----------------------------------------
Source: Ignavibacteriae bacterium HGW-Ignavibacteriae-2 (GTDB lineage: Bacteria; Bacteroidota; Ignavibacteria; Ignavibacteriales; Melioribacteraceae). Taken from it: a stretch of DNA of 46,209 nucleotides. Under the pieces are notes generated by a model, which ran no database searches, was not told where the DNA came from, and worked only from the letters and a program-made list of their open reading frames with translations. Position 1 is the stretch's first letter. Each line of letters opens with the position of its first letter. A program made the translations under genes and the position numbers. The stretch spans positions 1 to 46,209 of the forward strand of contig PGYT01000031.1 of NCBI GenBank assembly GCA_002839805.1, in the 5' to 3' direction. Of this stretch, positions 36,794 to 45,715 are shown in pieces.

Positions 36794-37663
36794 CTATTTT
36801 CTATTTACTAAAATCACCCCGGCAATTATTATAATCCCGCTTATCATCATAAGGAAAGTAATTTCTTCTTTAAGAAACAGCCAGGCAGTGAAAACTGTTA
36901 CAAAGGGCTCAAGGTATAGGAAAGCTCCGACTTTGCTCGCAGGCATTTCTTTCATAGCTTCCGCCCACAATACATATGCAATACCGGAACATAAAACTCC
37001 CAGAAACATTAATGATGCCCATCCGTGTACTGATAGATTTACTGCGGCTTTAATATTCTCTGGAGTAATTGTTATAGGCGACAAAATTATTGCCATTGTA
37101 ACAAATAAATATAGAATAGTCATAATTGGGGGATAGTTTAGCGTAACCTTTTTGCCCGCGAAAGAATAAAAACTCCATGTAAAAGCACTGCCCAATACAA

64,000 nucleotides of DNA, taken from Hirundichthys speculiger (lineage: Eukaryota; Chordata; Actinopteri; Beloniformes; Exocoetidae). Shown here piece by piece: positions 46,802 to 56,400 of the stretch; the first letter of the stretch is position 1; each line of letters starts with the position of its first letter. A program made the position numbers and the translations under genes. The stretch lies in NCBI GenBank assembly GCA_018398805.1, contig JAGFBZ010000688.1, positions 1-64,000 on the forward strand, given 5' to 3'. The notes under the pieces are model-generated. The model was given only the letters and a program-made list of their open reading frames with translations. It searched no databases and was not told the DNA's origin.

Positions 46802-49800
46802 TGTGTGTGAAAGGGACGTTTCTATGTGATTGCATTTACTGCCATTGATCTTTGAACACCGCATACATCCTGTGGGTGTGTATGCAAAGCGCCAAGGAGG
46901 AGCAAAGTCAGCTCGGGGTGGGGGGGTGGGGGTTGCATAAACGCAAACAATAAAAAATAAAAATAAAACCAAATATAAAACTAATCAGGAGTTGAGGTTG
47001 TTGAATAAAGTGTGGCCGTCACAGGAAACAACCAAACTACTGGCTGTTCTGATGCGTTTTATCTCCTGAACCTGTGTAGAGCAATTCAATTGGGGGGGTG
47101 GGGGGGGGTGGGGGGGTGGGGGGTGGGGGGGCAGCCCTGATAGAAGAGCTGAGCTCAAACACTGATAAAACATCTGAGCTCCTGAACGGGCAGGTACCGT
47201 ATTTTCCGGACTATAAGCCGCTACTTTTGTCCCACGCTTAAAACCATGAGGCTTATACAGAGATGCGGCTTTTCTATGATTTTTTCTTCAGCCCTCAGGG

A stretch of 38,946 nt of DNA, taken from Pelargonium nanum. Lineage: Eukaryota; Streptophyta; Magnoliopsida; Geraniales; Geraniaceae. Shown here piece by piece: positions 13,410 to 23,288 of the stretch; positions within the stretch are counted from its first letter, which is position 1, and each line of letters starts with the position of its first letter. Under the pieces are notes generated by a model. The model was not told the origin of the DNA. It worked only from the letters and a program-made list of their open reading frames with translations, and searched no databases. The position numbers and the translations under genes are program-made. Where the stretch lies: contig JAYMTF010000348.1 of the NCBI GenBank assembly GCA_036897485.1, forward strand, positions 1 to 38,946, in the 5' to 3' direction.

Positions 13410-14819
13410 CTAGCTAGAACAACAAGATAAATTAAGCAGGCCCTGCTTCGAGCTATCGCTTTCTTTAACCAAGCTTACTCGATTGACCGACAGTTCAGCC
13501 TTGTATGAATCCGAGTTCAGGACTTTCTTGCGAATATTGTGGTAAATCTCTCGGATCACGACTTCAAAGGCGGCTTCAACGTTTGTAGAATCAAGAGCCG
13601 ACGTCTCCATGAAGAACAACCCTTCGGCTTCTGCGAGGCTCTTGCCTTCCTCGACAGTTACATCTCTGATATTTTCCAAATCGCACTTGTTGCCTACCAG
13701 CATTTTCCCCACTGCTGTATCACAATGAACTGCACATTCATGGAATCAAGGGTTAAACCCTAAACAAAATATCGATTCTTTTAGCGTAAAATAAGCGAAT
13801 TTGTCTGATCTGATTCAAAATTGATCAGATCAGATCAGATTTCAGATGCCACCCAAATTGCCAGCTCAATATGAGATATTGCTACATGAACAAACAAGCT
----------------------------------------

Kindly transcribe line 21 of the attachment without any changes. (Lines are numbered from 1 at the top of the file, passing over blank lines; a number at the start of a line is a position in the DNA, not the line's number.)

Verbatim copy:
13801 TTGTCTGATCTGATTCAAAATTGATCAGATCAGATCAGATTTCAGATGCCACCCAAATTGCCAGCTCAATATGAGATATTGCTACATGAACAAACAAGCT